Jeremy Corbyn has unveiled his own alternative to George Osborne's Northern Powerhouse project in the latest stage of his campaign for the Labour leadership.
The backbench MP, who has seen a surge in support for his campaign, launched his Northern Future plans at an event in Leeds.
The event comes after crowds packed a rally for the veteran left-winger in North London in the latest indication of the popularity of his anti-austerity message which has shocked figures in the Labour establishment.
Although shadow health secretary Andy Burnham is the bookmakers' favourite to claim victory on September 12, Mr Corbyn has received the symbolically important backing of more constituency Labour parties and influential trade unions.
Mr Corbyn's paper is the first in series of plans as part of his wider "Vision for Britain 2020" ambitions.
The document criticises Local Enterprise Partnerships as being too Treasury-led, attacks the unfair funding of the arts, condemns policies it claims have deliberately led to the decline of UK manufacturing and calls for rebalancing transport investment towards the North of England.
Mr Corbyn, who canvassed activists for ideas, said: "I was delighted to see the volume and detail of responses from the Labour Party members on the hugely important issue of growing our northern economies.
"The Northern Future paper includes my own ideas to show the direction I want to take as leader, along with a sample of the 1,200 excellent contributions we received.
"There is a lack of faith in the Conservatives' Northern Powerhouse agenda which combines power cuts for rail electrification with the devolution of crude cuts.
"Despite this, the need for re-industrialising the north of England and providing the investment and freedom to innovate and prioritise has never been stronger. There is an appetite for a real alternative and this important conversation has begun."
The event follows a mass rally in north London which saw Mr Corbyn address supporters who could not get into his event from the top of a fire engine outside the Camden Centre, shortly before speaking at a packed rally which spilled over into several rooms.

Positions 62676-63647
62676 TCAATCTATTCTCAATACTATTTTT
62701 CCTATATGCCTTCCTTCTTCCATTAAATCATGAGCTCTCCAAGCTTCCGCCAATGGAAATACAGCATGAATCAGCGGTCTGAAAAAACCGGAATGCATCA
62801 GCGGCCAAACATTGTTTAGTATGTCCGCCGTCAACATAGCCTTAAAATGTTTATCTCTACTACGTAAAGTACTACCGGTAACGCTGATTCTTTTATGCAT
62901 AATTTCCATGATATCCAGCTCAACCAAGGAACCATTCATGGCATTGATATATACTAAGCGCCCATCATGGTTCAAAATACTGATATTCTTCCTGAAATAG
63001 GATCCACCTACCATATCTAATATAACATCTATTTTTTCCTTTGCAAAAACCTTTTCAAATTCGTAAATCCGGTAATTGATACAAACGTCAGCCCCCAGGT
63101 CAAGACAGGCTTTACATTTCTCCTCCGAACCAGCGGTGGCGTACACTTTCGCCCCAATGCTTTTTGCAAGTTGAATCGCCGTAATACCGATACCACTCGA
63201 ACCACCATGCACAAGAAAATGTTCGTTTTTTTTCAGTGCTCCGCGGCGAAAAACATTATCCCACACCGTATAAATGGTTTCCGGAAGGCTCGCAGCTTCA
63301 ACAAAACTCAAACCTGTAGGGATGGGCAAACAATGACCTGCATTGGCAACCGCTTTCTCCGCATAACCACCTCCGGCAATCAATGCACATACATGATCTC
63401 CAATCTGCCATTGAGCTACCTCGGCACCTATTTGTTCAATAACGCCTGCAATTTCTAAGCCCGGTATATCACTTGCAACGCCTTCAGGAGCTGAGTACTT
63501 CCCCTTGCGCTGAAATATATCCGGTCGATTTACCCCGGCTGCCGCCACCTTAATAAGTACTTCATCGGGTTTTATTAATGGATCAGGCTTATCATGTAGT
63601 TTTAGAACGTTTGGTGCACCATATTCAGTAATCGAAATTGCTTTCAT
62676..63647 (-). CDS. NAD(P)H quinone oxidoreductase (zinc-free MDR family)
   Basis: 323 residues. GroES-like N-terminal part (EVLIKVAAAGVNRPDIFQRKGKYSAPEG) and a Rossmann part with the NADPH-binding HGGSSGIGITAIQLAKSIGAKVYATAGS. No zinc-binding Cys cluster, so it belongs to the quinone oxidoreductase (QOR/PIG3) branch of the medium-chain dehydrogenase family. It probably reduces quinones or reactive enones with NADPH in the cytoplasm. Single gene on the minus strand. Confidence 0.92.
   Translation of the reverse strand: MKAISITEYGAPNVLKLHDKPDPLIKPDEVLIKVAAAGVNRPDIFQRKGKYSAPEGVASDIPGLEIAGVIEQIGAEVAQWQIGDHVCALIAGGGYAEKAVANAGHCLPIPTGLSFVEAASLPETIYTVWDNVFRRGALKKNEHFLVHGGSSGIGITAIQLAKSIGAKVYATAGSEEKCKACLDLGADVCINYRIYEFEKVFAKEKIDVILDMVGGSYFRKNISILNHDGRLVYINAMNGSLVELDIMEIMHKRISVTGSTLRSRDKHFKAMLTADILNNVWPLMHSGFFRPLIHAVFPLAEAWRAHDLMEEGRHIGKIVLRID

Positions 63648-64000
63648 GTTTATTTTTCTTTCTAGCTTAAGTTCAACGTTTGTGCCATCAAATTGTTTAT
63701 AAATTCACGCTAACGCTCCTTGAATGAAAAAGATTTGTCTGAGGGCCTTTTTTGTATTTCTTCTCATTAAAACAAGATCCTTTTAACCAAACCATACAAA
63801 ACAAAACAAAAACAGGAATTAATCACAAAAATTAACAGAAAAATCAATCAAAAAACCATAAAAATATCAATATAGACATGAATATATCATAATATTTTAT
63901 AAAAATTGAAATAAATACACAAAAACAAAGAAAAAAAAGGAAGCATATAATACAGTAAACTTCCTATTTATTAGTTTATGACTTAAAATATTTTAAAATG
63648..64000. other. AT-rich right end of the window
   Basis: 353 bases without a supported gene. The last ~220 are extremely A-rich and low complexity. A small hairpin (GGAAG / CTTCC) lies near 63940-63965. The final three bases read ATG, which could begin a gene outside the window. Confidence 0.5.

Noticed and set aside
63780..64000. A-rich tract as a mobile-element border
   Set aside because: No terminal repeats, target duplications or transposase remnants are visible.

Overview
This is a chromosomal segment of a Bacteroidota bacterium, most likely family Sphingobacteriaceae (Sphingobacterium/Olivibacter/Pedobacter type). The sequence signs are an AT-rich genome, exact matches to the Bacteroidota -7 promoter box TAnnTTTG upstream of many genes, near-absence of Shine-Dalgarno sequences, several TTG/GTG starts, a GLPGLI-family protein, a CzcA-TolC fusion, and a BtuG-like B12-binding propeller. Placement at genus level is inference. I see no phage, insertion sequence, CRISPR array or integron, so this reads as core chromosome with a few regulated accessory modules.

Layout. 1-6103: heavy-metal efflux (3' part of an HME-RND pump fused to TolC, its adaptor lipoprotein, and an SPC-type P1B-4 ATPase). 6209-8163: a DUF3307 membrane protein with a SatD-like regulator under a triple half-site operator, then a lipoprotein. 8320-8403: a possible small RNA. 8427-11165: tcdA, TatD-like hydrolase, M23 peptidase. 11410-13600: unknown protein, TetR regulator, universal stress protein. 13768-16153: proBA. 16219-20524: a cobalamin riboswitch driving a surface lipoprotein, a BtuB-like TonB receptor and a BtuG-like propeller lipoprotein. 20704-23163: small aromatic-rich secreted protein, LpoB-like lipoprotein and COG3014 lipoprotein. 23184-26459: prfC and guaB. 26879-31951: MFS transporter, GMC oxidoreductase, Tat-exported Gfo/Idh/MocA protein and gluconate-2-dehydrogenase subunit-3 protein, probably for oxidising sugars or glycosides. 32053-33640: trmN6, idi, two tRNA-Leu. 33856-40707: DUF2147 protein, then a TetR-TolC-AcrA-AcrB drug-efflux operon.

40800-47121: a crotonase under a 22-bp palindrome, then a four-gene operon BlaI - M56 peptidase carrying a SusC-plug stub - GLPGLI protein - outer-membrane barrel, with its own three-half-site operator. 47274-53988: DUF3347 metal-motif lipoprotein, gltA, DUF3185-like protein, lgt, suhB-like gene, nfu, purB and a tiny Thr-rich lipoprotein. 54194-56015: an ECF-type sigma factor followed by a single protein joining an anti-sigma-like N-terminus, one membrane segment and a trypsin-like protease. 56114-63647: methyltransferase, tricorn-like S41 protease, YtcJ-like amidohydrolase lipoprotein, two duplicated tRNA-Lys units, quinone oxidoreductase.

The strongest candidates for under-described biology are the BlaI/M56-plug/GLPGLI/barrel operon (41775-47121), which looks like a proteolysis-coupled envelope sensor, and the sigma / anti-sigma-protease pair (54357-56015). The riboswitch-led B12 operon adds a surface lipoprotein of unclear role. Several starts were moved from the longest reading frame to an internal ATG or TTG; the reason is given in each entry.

In a 30-minute speech made without notes, Mr Corbyn told activists: "After September 12, whatever the result, don't go away and say that was a good summer 2015 ... stay together to defend what we have got but above all, stay together to bring about a country that doesn't thrive on inequality and injustice and poverty.
"That voice cannot be silenced. That voice cannot be stopped. That power cannot be denied - together we are very strong. The alternative of staying home and shouting at the television will achieve absolutely nothing."
In a sign of Labour's difficulties, community organiser Arnie Graf, who was brought over from the US to help under Ed Miliband's leadership, claimed the party's hierarchy had no connection with voters in key seats.
He revealed that for one event, Mr Miliband was due to talk to a worker on the minimum wage in front of the press - but local activists had not been able to arrange one.
In an article on the LabourList website Mr Graf said he was able to locate someone to take part in the event but added: "Throughout the four days that I worked on this and right after seeing our guest to her taxi, I felt this awful feeling in the pit of my stomach.
"How could it be that the Labour Party, supposedly the party of working people, was not in relationship with a single minimum wage worker? It was stunning!"
He added: "The leadership and the party staff reside in separate quarters physically and mentally. Policies and major campaigns are developed with little or no input from the staff in the field. This leads to a lot mistakes and resentments."